NDT is a very accurate way of inspection since the tests are repeatable and a number of tests can be used together to correlate results. These testing methods are also economical. Unlike destructive testing, non-destructive testing is cost-effective as it can prevent the need to replace an item before a malfunction occurs without destroying the piece itself.

It also offers the operators a peace of mind, knowing that equipment is functioning as it should, preventing fatal accidents, and determining any measures that can be taken for life extension.

It can be used for testing of welds and verification of welding procedures to ensure that a welding process has been completed to the correct specification within the bounds of quality control, for example, to make sure that the base metal has reached the correct temperature, cooled at the specific rate and that compatible materials have been used to prevent welding defects.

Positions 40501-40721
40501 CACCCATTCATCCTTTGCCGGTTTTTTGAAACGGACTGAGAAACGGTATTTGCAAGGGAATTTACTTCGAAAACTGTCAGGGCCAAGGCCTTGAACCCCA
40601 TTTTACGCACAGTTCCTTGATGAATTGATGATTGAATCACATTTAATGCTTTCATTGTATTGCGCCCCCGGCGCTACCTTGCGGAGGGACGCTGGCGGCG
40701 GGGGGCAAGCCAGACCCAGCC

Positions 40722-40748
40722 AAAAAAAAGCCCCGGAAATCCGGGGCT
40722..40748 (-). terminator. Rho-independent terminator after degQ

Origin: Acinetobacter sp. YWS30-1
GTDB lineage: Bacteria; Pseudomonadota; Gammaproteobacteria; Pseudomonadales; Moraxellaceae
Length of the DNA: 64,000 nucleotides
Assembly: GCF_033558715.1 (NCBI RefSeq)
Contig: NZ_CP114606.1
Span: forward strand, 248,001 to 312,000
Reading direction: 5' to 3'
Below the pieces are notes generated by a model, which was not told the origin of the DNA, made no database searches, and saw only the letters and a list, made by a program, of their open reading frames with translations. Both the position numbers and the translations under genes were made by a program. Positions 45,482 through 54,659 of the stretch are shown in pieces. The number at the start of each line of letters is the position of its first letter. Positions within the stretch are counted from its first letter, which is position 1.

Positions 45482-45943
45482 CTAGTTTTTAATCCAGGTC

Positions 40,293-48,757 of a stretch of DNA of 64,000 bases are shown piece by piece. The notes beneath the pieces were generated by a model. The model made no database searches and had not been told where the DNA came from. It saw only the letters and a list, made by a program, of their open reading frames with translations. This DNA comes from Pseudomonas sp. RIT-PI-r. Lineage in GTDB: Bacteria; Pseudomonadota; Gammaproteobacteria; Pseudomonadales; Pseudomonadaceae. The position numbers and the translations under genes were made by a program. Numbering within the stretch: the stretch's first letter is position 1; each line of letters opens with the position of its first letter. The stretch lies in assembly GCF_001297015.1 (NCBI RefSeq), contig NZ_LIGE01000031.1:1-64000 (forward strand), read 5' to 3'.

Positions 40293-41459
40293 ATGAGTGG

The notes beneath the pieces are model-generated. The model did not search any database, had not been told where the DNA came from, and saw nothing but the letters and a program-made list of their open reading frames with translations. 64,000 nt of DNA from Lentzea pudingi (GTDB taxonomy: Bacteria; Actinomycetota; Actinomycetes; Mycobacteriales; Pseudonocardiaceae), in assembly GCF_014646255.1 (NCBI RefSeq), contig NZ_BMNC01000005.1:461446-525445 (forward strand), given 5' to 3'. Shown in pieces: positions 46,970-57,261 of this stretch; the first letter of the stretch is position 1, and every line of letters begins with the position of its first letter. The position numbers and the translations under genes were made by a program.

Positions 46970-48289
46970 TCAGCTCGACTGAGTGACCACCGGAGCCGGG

Career prospects in the NDT industry

NDT is an emerging field and not many candidates are willing to take a plunge in this field. The personnel who perform these processes are trained to use non-destructive testing (NDT) equipment and called NDT inspectors. They use specialized equipment like X-ray cameras and ultrasound machines to inspect the infrastructure of our modern machines.

NDT inspectors are not required to have a degree, but they are required to have a high school diploma or GED and must complete a minimum amount of formal classroom training covering NDT theory and equipment use. In most cases, the required training will be mostly hands-on and can be completed in less than a year.

According to a recent salary survey from Personnel Qualified for Non-destructive Testing (pqndt.com), entry-level NDT Inspectors averaged $49,000-$52,000.

Where are the industries where non-destructive testing methods are used?